The BP oil spill could decide who wins Florida’s U.S. Senate race, and Gov. Charlie Crist, one of the candidates, wants to let Florida voters decide whether to ban offshore drilling forever in a constitutional amendment. To that end, Crist has called a special session of the legislature beginning July 20 and is pushing his former Republican allies to approve the referendum.
“The rightness of this is so clear, especially dealing with what we’ve experienced in the past 80 days or so in the Gulf of Mexico,” Crist said in announcing the special session. But Senate President Jeff Atwater, a North Palm Beach Republican, called the move “political contrivance.”
Louisiana Gov. Bobby Jindal has signed a bill allowing concealed guns in church, but the folks tucking pistols into their Sunday best won’t be just any believer wandering in off the street. No, Louisiana’s packing worshipers will be trained professionals, a “security force” for God, as it were. The new law authorizes people already qualified to carry concealed weapons to bring them to church and other houses of worship if they have passed eight hours of “tactical” training and cleared background checks. The law also requires pastors or other leaders of houses of worship to announce verbally or in weekly newsletters or bulletins that there will be individuals armed on the property as “members of the security force.” The bill’s sponsor, state Rep. Henry Burns, a Haughton Republican, had argued that churches, mosques, synagogues or other houses of worship in crime-ridden or “declining neighborhoods” needed the added protection to ward […]
Tourists are flocking to Woldenberg Park in New Orleans to watch CNN’s Anderson Cooper report his nightly “AC360” take on the BP oil spill. Referring to Cooper as “the blue-eyed heartthrob of CNN fame,” the Times-Picayune reported that about 40 people showed up one recent evening to watch Cooper tape his introduction for the cablecast.
Cathy Parnell and her husband, from Peachtree City, Georgia, took time out from their New Orleans vacation to track down Cooper. “I knew he was here because I watch him every night and I recognized the bridge,” Cathy Parnell told the Times-Picayune. Her husband added, “She just kept saying, ‘That’s the bridge, that’s the bridge.'”
The renewed fight over electronic bingo divided judges and candidates for governor in Alabama and put 16 protesters, including two Greene County commissioners and a state senator, in jail. The state Supreme Court cleared the way Thursday afternoon for troopers and police to begin removing 825 bingo machines from Greenetrack casino.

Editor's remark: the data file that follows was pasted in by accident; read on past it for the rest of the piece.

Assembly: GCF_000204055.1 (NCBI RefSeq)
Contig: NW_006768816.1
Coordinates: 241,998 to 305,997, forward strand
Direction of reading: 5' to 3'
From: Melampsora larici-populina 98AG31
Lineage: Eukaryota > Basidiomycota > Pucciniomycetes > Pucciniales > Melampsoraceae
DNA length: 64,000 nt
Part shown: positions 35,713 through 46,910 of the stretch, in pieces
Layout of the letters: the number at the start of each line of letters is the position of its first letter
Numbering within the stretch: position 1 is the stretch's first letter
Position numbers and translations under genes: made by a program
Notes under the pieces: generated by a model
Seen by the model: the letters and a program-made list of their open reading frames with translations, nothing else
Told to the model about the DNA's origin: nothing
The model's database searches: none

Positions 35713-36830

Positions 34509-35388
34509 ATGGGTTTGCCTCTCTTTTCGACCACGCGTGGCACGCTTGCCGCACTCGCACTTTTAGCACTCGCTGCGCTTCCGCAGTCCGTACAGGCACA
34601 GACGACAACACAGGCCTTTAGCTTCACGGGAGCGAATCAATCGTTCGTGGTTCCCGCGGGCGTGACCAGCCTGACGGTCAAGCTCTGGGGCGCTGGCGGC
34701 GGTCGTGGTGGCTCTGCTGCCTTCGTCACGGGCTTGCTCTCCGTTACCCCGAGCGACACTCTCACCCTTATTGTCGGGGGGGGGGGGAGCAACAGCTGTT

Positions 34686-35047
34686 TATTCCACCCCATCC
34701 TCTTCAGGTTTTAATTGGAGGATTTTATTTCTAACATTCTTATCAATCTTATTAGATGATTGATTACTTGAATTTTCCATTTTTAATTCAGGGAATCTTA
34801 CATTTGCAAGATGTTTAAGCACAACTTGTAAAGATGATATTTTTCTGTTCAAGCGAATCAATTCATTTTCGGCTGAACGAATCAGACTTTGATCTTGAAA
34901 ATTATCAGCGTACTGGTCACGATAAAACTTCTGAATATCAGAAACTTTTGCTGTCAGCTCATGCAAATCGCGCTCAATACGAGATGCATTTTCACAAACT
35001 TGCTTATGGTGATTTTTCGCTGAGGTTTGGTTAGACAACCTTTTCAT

Greene County Circuit Judge Eddie Hardaway Jr. had issued an injunction Tuesday against a move by Republican Gov. Bob Riley’s anti-gambling task force to raid Greenetrack. The Supreme Court lifted the injunction on Thursday and removed Hardaway from any further jurisdiction over the case.
The Democratic nominee for governor, state Commissioner of Agriculture Ron Sparks, joined 10 members of the Legislative Black Caucus and more than 100 casino workers, now out of work, in a protest outside the casino …
You know you’re old when … Gregg Allman returned to Jacksonville, Florida, this week not to play music in the town where the Allman Brothers Band got its start but to get a liver transplant. Meanwhile, KnoxNews.com dubbed Al Gore the “hottest bod” on the political scene after he made the National Enquirer over rumors he had tried to seduce a Portland, Oregon, masseuse.
Unless Democrat Vincent Sheheen can prove he had sex with her, Republican Nikki Haley likely will become South Carolina’s first woman governor. Haley survived claims by two men that they had “inappropriate physical” relationships with the married, family-values state representative to slam her runoff opponent, U.S. Rep. Gresham Barrett, nearly 2-1. With all but one county reporting Tuesday night, she led 65 percent to 35 percent.
A poll just before the runoff election showed Haley with a 55-34 percent advantage over the Democrat’s nominee for governor, State Sen. Vincent Sheheen, a Camden, South Carolina, attorney and environmentalist who worked to create a conservation land bank that has preserved thousands of acres in South Carolina. Of course, in South Carolina’s bizarre politics in a particularly bizarre election year, a lot can change between now and November.
South Carolina State Sen. Jake Knotts of “raghead” fame has declared himself a proud “redneck” and called his Republican colleagues “hypocrites” for not admitting they wouldn’t be pushing for him to resign if he had called only President Barack Obama “raghead.” “They make much worse racial and religious statements in private company, some that would even make me or you blush,” Knotts said in a speech from the well of the Senate.